Greg Tomkins answered this question

Wilson Lui
Wilson Lui, Business Owner at Sonley Stonegrill & Bar

Sales and Marketing

How do you promote a restaurant located away from the main road?

Hi Wilson - the first thing you have to understand is that sticking photos and comments on social media yourself will not get you far as you need people to follow, like and share what you post. Secondly, take a close look at who your market is and work out where they might be using social media and focus on those particular channels. Of course there is also the obvious and that is to get yourself a great website that will create a sense of wanting in visitors.
Before you do any of the above though, confirm what your marketing strategy is and develop a marketing plan. You really want to look closely at a few things in developing these:
There are 100's of restaurants within easy driving distance of your own so you need to identify and communicate what it is that makes your restaurant unique, of exceptional value and would induce people to go to your restaurant Confirm who your target market really is - I would suggest that it will be local and I would imagine that 80% customers come from within say 10Kms (or possibly less) so keep this very much in mind when developing your marketing strategy and plans Build a brand around what your restaurant is all about and avoid the temptation to say "best value", "great service", "family dining" etc... these sorts of value propositions are too broad and very soft. Be specific and find something that sets your business apart. Check out references on defining yor value proposition Be sure to interact with anyone who posts on any of the social media or business directory platforms that you are listed with and I would also suggest you do a scan of the leading directories that do have you listed and claim your listing - many of these insert a listing they have scrapped from Yellow Pages that you are probably unaware of so get these active but be sure to select the right ones. Don't overlook other marketing channels particularly in the local area - get out and network, look at other options that can be worked into your digital marketing. Consider any promotional campaigns that can be easily generated and I would suggest be very careful with the use of coupons such as Groupon etc as these can invariably cost you money and soemtimes lots of it. Check out what your competition does and rather than trying to beat them at what they are good at, find the gaps in their business where you can come in and stake your claim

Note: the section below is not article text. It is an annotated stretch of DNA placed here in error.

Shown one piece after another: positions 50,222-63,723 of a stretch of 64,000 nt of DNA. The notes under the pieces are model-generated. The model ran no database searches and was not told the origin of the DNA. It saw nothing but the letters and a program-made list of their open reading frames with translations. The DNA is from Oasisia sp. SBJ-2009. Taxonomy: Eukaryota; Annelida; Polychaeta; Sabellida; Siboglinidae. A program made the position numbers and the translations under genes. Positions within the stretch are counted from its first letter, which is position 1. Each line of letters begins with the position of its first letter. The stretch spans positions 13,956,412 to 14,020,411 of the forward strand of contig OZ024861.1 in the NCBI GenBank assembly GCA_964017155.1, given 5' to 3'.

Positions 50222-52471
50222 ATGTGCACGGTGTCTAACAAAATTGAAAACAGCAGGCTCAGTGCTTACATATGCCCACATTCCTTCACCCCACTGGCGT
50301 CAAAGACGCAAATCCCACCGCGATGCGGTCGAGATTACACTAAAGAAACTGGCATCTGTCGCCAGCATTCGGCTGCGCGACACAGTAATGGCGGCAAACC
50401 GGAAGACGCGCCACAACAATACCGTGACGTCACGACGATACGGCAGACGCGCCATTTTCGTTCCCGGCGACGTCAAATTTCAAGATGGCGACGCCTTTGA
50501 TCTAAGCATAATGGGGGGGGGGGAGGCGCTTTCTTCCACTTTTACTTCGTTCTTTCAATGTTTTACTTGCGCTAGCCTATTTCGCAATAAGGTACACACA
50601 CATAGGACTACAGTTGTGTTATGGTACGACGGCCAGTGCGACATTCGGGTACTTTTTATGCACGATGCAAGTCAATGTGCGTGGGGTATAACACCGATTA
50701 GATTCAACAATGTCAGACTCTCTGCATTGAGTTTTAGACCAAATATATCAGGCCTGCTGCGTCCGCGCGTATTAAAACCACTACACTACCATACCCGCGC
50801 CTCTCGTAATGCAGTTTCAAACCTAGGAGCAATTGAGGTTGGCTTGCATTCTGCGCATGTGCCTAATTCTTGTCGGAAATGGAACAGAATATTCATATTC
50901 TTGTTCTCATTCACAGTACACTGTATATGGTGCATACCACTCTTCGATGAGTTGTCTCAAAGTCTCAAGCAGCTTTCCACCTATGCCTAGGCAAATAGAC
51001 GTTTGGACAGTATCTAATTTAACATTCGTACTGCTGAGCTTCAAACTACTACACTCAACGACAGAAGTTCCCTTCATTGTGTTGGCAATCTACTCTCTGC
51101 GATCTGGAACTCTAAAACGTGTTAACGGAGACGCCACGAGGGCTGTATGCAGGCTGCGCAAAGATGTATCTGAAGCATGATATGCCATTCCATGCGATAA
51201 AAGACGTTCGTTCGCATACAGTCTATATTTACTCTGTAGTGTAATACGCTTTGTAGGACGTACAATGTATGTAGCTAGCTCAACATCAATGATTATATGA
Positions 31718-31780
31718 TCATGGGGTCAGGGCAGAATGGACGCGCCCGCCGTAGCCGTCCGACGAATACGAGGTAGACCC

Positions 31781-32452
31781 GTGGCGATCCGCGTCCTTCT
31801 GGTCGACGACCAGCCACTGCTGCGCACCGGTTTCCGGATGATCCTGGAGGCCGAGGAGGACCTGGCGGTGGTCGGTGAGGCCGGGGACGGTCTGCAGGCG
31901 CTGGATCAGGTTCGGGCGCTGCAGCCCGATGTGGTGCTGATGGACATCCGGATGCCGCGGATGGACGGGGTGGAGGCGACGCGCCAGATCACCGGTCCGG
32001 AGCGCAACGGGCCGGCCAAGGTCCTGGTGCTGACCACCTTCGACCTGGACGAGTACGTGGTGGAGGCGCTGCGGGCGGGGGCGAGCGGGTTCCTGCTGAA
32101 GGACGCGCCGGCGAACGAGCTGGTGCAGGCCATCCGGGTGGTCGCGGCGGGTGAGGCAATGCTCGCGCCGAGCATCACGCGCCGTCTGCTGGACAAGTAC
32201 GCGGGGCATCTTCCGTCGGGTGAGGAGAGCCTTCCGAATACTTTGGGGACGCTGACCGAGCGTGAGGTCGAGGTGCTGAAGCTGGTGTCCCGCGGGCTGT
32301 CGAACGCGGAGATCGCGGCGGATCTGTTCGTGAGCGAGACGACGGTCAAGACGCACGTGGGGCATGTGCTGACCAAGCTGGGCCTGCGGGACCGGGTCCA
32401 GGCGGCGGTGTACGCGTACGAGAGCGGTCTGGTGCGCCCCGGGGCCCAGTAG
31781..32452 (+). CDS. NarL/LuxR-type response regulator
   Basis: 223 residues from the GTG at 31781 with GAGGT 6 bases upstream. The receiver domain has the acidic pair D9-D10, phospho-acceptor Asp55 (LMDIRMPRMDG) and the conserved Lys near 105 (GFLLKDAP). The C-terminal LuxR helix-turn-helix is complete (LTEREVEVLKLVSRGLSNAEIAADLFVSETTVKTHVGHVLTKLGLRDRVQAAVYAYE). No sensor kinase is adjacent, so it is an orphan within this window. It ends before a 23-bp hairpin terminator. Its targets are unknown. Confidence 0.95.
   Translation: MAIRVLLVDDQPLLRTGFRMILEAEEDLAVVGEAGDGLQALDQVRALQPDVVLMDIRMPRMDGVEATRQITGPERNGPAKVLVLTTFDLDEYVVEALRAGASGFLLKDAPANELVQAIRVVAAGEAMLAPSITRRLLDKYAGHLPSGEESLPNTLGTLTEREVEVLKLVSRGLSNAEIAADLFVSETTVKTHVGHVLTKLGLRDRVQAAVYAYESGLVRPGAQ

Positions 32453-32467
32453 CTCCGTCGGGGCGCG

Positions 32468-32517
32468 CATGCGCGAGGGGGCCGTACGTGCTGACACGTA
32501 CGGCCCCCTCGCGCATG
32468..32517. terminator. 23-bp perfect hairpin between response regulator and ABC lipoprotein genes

Some quick observations I made:
Your principal website is not in place - fix this or if it is under construction then get a landing page at least in place You advise anyone visiting your other website Sonley Cafe to go to your new website - my suggestion is have a 301 redirect set up on your domain pointing directly at your new domain and on your new site refer to the fact that the business has changed but still offers the same or better menu/service that was to be found at Sonley Cafe. Get your Google My Business listing up to date and include reviews and photographs - this will be a must for attracting local dinersYou need more followers on your Facebook page - remember that Facebook posts you make will generally only get to about 2% of your followers - the only way to get this higher is to engage heavily with your followers and of course have them engage with you. Other social media channels such as Yelp might prove to be more beneficialI hope these few tips give you something to think about and are of assistance

Greg Tomkins answered this question

What are the first steps to starting an online store?


This is not a simple question Yee as there are so many aspects to be addressed and the answers will also depend on what sort of products you are selling, the size of your product range, your target market to name just a few.
All that aside however, you need to consider a number of things and I am assuming that you are wanting to set your store up on your own website rather than through a portal such as eBay. The following checklist is not exhaustive but can serve as a good starting point.Establish your Marketing and Branding strategy and plans - if you don't get this right up front then you will be wasting your time
Understand very clearly how much effort and money you are prepared to invest in your new online store and what other resources you may need to pull it all together.
Establish the business model for selling your product - pricing and discount structure, warranties/refund policies, what will be your distribution model, how you will effect delivery, online payment mechanisms, managing inventory
If your online store augments a brick and mortar business, determine what level of integration you will require between your online sales and the other business sales systems
Identify what sort of website you want and what information the site is going to share with your market
Work out the sort of functionality you want to include in your website
Work out the specific functionality you want in your online shop - size and number of product images, product sizing and colour attributes on products, variable pricing based on order quantities, related products for upsell, etc.
Will you want to run special promotions of any kind and how would these be structured
Do you have access to quality product images and copyright material about your products ready for inclusion in your website
Identify other websites that exhibit the style and features you might like to see in your own website
Identify the most appropriate platform for delivering your website - this will depend on the nature and scope of your online shop requirements but generally, for anything other than very small businesses, talk to a web developer or two and look to using one of these to build your site, implement it and incorporate your marketing initiatives.